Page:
Much like D, D: Dive Into Mobile featured a gathering of key industry thought leaders whose influence is driving innovation in the mobile space. Listed below is the D: Dive Into Mobile’s speaker list.
Corporate Vice President, Windows Phone Program Management & Design
As the key exec for Microsoft's Windows Phone Program, Joe Belfiore focuses on usability and overall experience of Microsoft's mobile technology products. Belfiore now faces the daunting challenge of establishing the Windows Phone 7 and future iterations as a leader in a very crowded mobile space. It is a huge come-from-way-way-behind challenge for Microsoft. Before moving to the Windows Phone team, the 20-year-old company veteran–who came to Microsoft fresh out of Stanford University–has been in charge of the Zune Software and Services, as well as the "eHome" Division of Windows.
CEO and Co-founder
The impact of the geo-location on mobile is undeniable, and Dennis Crowley has been at the forefront of the trend at foursquare and, before that, at Dodgeball, which was acquired by Google in 2005. But–since the plains are covered with the bodies of pioneers–will Crowley's check-in and mayoral empire prevail over incursions from competitors, most especially social networking giant Facebook? And, as it evolves, can he turn the start-up from a game into a real money- making business? Crowley holds a master's degree from New York University's Interactive Telecomm- unications Program and a bachelor's degree from the Newhouse School at Syracuse University.
Co-Founder and CEO
A serial entrepreneur and technologist who started his first company at the age of 14, the Spotify co-founder’s love of music -- the guitar in particular -- led him to innovate in the entertainment and fashion community (Stardoll) to the buying and selling of unique items (Tradera, acquired by eBay) to advertising (Tradera, snatched up by TradeDoubler). Also: Challenge him to a game of FIFA championship soccer at your peril.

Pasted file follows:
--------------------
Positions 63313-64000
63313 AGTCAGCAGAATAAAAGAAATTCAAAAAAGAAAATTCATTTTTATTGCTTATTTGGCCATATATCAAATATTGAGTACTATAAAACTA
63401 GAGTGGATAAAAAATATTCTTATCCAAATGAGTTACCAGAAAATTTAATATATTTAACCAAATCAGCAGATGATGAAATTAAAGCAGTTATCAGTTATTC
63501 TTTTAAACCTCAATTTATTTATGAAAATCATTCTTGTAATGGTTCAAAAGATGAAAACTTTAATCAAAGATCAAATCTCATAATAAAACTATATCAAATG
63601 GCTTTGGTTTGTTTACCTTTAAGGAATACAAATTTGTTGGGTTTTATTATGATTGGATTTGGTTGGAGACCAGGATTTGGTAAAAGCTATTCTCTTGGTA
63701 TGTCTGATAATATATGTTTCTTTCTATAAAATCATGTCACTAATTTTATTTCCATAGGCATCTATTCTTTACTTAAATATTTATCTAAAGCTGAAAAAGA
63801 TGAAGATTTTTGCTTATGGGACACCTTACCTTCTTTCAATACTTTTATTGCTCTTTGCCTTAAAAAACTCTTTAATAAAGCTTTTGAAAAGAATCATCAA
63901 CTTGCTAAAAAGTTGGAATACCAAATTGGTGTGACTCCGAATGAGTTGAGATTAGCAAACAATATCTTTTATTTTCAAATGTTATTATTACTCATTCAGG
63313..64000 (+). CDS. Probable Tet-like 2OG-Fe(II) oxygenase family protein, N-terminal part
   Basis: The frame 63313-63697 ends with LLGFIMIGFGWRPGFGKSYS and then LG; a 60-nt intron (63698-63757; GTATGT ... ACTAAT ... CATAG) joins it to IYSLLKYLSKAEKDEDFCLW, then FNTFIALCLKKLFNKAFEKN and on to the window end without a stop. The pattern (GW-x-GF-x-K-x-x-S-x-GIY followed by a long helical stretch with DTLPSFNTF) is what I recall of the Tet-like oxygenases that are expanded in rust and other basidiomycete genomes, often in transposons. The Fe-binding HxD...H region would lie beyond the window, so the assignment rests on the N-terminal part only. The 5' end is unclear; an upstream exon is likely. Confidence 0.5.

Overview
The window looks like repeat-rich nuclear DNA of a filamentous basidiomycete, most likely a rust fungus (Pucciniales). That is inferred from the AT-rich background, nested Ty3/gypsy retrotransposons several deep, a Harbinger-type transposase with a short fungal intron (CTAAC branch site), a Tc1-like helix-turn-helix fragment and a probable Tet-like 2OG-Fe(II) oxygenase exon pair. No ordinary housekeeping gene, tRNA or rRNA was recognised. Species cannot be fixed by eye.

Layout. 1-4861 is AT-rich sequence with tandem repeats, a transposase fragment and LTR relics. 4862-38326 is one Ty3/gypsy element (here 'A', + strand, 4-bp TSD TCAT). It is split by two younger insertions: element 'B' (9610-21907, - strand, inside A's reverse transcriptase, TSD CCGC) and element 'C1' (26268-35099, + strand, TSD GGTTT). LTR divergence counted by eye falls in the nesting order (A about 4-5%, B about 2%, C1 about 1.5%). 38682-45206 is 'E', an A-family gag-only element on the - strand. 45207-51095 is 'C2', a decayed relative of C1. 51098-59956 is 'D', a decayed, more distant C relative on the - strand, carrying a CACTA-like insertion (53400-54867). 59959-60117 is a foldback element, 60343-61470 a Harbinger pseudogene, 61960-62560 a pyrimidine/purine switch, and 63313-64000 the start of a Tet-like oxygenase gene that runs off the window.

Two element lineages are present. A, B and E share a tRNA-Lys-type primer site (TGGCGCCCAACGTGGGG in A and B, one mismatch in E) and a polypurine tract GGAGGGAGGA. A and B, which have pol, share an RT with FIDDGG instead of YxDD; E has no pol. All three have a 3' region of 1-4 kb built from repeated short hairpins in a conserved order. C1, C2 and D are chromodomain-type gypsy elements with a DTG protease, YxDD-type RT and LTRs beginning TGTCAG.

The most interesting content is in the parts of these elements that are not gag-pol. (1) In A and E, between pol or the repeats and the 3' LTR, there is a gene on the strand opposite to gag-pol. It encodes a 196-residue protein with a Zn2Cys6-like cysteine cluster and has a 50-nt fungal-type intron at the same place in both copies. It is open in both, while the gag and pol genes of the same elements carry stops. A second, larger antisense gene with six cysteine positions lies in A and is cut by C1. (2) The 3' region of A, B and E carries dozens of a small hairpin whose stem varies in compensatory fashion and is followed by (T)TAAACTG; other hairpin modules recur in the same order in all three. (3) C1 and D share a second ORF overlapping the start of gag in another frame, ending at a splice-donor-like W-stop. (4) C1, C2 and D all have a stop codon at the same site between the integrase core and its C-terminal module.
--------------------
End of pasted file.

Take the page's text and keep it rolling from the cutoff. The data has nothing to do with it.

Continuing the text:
President & CEO
At Sprint Nextel, Dan Hesse leads a carrier locked in an ongoing battle with the tech industry. Today, the device has become king and in an effort to recapture some network dominance, Hesse and his team have migrated towards a more open strategy. We'll ask what that means and question Hesse about 4G's ability to deliver upon its promise. Prior to his appointment as SprintCEO, Hesse was the Chairman and CEO of Embarq Corporation, and also served as the top exec of Terabeam Corporation. Before that, he spent 23 years at AT&T, including as president and CEO of AT&T Wireless Services. Hesse got masters degrees from both the Massachusetts Institute of Technology in science and in business from Cornell University, as well as an undergraduate degree from the University of Notre Dame.
Mike Lazaridis is one of the key executives affiliated with the rise of the famed BlackBerry. While BlackBerry has become a staple of corporate communications, the past few years have been hard on Research In Motion, which has been slow to compete with more full-featured smartphone devices, especially Apple's iPhone and Android from Google. We'll ask him what happened and look forward to the future evolution of BlackBerry, as well as RIM's foray into the tablet game with its PlayBook, and how he will stop an eroding market share for the company. Mr. Lazaridis holds honorary doctoral degrees from the University of Waterloo in engineering, McMaster University, University of Windsor and Université Laval. He has been awarded Canada's most prestigious innovation prize: The Ernest C. Manning Principal Award.
President of Emerging Devices